Use natural resources to create pleasing light. One of the easiest and most efficient lighting setups for apparel photography can be created with a large window and natural sunlight streaming through it. Below is an example of this setup as a bird’s-eye-view diagram so that you can visualize the setup before you try it.
It’s important to allow yourself enough room for your equipment, but also to keep yourself comfortable and safe in the process. Nothing is worse than a cramped space. Once you set up your equipment, it should be easy to tear down and repeat if needed, or leave your equipment in place if you have the space to do so.
First, find a large window that filters plenty of light into the room at a 90-degree angle in relation to your product. If the light streaming through the window is rather harsh, try hanging up a sheer, white sheet as a curtain to soften the light and distribute it evenly onto your product.
Second, create a backdrop for your product. It doesn’t need to be incredibly wide, but do leave enough space around and above your subject to fill your frame. Don’t have a readymade backdrop? Not a problem. Try a few of these simple solutions:
- A large, white sheet or canvas works great and always can be washed and reused.
- Plain, white walls are always budget and time friendly.
- Large, white foam boards or white, seamless paper rolls are amazing options because they will reflect some of the light back onto your product, but these will most likely cost more and need to be replaced from time to time.
You may also need a stand to hold your backdrop in place. You can buy readymade backdrop holders or be a little more savvy with your spending and try a DIY option.
No matter the method you choose, remember to keep your background white, which will allow your product to stand out without any distractions and give your images a clean and professional look. This will help your post process run more efficiently as well.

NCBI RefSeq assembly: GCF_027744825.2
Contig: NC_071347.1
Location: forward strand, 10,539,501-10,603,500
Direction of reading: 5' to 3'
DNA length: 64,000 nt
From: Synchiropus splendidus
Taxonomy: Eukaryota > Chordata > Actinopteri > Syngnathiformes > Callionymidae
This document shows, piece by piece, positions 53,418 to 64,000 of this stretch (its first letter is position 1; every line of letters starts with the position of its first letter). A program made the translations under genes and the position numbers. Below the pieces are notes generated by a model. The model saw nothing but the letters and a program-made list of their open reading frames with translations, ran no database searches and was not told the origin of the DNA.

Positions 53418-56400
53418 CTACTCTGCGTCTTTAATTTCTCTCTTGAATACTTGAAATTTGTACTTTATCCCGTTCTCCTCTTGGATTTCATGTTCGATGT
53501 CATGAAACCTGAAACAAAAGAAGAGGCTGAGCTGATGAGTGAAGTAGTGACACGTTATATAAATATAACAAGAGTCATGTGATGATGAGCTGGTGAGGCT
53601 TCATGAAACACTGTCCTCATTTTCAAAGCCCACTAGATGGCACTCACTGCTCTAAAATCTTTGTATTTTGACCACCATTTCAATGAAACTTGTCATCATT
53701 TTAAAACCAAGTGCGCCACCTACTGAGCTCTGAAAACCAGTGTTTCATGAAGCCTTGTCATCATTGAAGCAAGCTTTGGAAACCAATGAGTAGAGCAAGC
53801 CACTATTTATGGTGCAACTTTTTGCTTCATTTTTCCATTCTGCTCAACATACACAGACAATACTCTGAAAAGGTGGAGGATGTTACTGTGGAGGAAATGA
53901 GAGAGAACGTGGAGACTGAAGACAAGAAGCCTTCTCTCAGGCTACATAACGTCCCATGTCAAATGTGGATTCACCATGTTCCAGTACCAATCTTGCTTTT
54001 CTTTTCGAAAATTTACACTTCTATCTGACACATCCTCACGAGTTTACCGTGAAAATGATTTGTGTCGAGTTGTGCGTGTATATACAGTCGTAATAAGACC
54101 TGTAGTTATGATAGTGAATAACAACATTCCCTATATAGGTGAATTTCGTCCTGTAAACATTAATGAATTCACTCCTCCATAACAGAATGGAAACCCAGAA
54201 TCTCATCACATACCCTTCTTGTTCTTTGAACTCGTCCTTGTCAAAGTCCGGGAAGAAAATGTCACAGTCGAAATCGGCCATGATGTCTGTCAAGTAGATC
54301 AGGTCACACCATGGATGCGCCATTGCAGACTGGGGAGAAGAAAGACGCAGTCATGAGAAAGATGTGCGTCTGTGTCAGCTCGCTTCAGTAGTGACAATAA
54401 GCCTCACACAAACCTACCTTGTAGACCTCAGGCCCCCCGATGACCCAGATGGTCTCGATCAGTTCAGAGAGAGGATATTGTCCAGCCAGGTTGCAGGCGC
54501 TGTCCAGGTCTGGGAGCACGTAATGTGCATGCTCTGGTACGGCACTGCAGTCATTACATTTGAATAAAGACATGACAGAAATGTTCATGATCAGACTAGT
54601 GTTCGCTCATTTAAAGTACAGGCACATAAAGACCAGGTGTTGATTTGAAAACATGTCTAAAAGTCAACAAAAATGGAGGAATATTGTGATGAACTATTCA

If you want to learn more about how to create your own setup, read our DIY post on how to build your own photo studio on a bootstrapped budget.
Last, but not least, use a tripod mount for your camera. Whether you’re using a model or a mannequin to model your apparel products, using a tripod will keep your image compositions consistent from frame to frame, even when you turn turn your product to display different angles. Tripods also help to minimize camera shake and maximize the efficiency of your post processing workflow to save you time later. Make sure to position your camera and tripod directly in front of your background to utilize the entire space.
Now, it’s your turn to try out this setup using natural light. Remember, no matter how creative or obscure your setup becomes, all that matters is showcasing your product in a simplistic, beautiful way. If you still need a little help understanding the setup, take a peek below.
Ready to try a more advanced approach that requires a little more budget freedom? Read on to discover more great options to utilize when photographing apparel.
A large white sheet or canvas works great as a backdrop and always can be washed and reused.
Single Mono Light Setup
If you have the means, we highly recommend that you rent or invest in an easy-to-use lighting kit. Having artificial lighting equipment at your disposal will allow you to be a little more versatile by enabling you to shoot when there simply isn’t enough light coming in through the window. Below is a diagram of a bird’s-eye view to help define the set up.
Place one light source and umbrella at a 45-degree angle to the product so that the lighting on the product is soft and even throughout. Keep your camera directly in front of your subject and utilize a tripod if you prefer to. Although you don’t have to use a tripod with a mono strobe light, you may find it more efficient and consistent to leave your camera framed and ready to go as you position each new product to be photographed.
If you have placed the product too close to the background, you may get some shadowing; if this happens, you can do one of two things: (1) simply move the subject farther away from the backdrop to achieve a clean, white background instead, or (2) select the product in post and place it onto a purely white backdrop of your own making.
Next, set your light source’s power to about half. In our case, our strobe had 1 to 5 power settings, so we set the power to 3 in order to allow enough light without overdoing it. We also recommend using your camera in manual shooting mode because you have the most versatility and control over how your images turn out when you control the aperture, shutter speed, ISO, and other settings rather than relying on the camera’s auto exposure functionality.